At the same time in the United States, work was proceeding on developments which showed the shape of things to come. A small subsidiary company of the Fairchild aircraft company would invent a radical new design. Armalite engineer Eugene Stoner would couple advances in manufacturing techniques and materials normally used in aircraft with an extremely innovative straight-line design to create the AR-10. This rifle used an internal gas piston system and was built primarily from aircraft aluminum, with a steel barrel and bolt group, and phenolic resin furniture. They were select-fire and took a 20-round magazine. This lightweight rifle was initially unsuccessful in the United States, with an early protoype exploding during an Army trial. Eventually Armalite would license the design to a Dutch company, Artillerie-Inrichtingen. These "Dutch" AR-10s were the only military models produced for some time, with small order going to Sudan, Nicaragua and other nations. The largest single order was by the Portuguese goverment to equip their paratroopers, then fighting in Angola. The AR-10 design would go on to be scaled down to form the AR-15.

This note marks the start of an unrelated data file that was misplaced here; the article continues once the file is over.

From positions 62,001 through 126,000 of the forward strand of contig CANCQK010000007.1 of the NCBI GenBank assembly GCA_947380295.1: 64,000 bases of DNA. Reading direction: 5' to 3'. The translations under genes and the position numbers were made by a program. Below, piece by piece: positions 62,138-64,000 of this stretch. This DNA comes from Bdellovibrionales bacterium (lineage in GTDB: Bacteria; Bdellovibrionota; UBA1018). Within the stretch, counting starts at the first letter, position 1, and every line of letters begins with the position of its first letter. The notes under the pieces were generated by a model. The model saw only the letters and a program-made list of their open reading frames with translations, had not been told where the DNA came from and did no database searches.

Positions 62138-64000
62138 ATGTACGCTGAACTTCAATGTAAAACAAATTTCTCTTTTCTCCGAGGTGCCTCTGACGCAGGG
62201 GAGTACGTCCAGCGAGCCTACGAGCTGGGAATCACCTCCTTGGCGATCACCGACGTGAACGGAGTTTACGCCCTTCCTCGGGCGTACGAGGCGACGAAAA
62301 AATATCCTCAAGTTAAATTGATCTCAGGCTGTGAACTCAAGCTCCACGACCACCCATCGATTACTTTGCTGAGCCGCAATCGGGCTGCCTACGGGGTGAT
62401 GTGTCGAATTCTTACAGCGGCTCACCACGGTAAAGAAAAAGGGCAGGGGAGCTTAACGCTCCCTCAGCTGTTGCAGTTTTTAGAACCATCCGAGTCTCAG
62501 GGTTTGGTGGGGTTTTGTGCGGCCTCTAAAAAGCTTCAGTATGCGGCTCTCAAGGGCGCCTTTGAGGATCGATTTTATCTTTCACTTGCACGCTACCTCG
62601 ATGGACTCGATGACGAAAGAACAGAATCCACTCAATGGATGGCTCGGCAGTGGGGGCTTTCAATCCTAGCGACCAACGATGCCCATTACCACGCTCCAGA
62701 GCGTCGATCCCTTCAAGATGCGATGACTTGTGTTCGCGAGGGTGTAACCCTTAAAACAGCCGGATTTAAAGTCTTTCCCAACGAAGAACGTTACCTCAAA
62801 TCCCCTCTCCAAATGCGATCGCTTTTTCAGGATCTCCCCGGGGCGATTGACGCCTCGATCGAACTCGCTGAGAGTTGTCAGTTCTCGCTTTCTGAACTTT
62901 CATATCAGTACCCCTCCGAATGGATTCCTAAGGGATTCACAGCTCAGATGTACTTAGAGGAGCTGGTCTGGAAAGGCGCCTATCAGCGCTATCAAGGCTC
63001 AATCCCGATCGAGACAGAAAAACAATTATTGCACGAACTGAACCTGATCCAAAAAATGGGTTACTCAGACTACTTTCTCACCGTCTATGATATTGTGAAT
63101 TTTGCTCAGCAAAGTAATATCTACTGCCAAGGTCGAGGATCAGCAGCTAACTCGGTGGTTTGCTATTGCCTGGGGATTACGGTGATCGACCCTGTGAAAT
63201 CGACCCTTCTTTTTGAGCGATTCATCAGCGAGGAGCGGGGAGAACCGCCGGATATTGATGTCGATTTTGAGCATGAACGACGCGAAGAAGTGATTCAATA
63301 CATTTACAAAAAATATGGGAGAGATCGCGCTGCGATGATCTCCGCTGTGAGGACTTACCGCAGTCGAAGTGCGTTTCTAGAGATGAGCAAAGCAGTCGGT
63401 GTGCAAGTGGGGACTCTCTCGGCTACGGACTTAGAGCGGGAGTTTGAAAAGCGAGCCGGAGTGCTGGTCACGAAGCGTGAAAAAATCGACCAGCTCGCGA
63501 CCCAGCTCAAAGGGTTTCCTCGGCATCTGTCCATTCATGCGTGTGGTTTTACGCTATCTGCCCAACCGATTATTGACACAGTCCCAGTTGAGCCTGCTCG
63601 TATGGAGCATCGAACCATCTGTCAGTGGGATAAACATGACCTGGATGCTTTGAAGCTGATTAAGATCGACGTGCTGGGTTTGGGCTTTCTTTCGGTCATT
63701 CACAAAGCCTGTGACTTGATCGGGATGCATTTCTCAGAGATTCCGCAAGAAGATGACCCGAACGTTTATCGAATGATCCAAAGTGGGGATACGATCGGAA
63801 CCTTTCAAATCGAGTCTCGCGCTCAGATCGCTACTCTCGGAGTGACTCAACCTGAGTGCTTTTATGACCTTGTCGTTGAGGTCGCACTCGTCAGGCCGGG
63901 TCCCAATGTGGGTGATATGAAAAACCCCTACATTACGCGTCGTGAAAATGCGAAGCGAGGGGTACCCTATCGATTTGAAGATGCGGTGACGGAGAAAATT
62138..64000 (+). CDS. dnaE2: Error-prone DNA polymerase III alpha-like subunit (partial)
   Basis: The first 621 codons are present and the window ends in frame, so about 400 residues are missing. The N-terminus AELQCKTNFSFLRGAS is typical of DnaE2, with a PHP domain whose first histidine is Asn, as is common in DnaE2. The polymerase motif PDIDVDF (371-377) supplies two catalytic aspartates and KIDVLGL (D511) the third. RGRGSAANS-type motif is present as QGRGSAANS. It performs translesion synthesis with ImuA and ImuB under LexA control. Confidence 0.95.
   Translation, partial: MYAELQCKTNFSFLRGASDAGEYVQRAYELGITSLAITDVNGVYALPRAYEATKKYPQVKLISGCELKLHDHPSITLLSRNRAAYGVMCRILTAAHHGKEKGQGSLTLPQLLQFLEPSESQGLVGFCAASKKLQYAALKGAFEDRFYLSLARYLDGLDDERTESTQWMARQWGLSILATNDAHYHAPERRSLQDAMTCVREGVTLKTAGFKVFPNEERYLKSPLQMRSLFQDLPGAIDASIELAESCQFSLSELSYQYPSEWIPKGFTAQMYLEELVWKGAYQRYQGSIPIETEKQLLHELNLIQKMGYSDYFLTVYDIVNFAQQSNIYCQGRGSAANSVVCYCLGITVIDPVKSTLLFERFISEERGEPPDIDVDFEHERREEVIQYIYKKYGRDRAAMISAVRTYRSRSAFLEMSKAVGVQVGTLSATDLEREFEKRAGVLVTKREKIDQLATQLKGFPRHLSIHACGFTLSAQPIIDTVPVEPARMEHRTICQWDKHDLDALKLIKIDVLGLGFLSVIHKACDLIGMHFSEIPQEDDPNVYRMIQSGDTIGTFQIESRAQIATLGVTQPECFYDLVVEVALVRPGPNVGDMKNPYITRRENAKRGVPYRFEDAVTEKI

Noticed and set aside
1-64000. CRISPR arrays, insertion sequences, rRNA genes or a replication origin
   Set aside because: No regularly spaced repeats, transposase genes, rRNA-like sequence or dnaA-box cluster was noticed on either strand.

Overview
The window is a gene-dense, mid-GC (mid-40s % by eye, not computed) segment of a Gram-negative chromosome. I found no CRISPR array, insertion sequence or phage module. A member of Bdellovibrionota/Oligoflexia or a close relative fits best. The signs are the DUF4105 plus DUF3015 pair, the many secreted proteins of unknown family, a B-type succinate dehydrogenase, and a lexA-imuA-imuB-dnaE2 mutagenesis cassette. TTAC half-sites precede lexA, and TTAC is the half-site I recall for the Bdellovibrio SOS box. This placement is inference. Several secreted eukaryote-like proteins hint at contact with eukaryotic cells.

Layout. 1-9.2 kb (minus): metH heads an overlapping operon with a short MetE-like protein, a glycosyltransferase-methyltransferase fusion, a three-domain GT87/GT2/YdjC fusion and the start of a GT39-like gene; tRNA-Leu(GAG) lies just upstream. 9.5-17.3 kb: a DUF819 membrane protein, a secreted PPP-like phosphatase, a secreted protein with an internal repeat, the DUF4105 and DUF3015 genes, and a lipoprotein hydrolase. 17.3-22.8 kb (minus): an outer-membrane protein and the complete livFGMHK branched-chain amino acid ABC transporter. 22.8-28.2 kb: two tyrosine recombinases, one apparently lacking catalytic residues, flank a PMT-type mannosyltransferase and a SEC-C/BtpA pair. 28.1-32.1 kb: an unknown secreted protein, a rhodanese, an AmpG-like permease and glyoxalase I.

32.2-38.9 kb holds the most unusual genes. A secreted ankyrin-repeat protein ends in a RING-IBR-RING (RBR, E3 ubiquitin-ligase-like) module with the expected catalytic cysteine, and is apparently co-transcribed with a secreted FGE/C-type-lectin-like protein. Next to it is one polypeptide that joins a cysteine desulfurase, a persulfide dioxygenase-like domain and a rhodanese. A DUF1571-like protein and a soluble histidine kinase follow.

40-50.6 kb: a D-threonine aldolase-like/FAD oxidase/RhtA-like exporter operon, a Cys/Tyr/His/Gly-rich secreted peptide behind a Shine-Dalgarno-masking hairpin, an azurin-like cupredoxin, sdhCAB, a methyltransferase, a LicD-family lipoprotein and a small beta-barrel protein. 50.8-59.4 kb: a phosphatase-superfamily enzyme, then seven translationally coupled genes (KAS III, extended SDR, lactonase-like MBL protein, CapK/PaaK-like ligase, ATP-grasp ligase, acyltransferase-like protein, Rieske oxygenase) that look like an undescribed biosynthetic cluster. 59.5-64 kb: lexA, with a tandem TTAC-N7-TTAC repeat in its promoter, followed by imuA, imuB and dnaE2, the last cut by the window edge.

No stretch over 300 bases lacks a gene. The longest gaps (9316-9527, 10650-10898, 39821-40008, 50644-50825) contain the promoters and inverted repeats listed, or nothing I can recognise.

The United States quickly realized they had made a mistake in adopting the M14, and would switch to a true assault rifle as involvement in Vietnam grew. The M16 and its 5.56mm cartridge would replace the M14. While other nations would keep their battle rifles a few decades longer, they too would adopt the 5.56 round and rifles which used it. Battle rifles were an improvement over bolt-action rifles and early self-loaders, but they were heavy, long and ill-suited to close quarters combat. They were usually uncontrollable in full-auto. Even so, as late as 1964 Japan would adopt the Howa type 64 rifle, though very little is known about this weapon due to the complete lack of exported examples.
The irony of all of this is that the Warsaw Pact had seen the merit of intermediate cartridges and assault rifles before the end of the war, designing their own 7.62x39mm cartridge in 1943. The Kalashnikov rifle was adopted in 1947, with the kinks in the design and production having been worked out by 1959. For this reason, the battle rifle was a class peculiar to the West. The institutional conservatism of the US Army is at part to blame. Battle rifles live on today as second-line weapons, marksman's rifles and in special operations.
I own a new AR-10, a MAS 49/56, and US-made clones of the FAL and G3, as well as a civilian copy of the M14. These rifles are all fun, although the heavy recoil makes them less-than-ideal for extended firing. When you fire one of these, you will know it. It's difficult to pick a favorite between them.